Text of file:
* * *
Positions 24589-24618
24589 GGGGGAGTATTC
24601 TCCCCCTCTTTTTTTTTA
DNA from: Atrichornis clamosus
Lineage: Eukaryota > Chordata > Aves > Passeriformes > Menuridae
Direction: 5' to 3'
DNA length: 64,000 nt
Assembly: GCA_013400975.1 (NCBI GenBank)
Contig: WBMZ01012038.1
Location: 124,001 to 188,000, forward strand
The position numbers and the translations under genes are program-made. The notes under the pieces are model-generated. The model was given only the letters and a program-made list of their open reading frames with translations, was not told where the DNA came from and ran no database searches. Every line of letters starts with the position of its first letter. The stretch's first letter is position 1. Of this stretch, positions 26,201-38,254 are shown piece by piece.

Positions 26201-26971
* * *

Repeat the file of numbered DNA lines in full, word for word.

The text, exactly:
Positions 24589-24618
24589 GGGGGAGTATTC
24601 TCCCCCTCTTTTTTTTTA
DNA from: Atrichornis clamosus
Lineage: Eukaryota > Chordata > Aves > Passeriformes > Menuridae
Direction: 5' to 3'
DNA length: 64,000 nt
Assembly: GCA_013400975.1 (NCBI GenBank)
Contig: WBMZ01012038.1
Location: 124,001 to 188,000, forward strand
The position numbers and the translations under genes are program-made. The notes under the pieces are model-generated. The model was given only the letters and a program-made list of their open reading frames with translations, was not told where the DNA came from and ran no database searches. Every line of letters starts with the position of its first letter. The stretch's first letter is position 1. Of this stretch, positions 26,201-38,254 are shown piece by piece.

Positions 26201-26971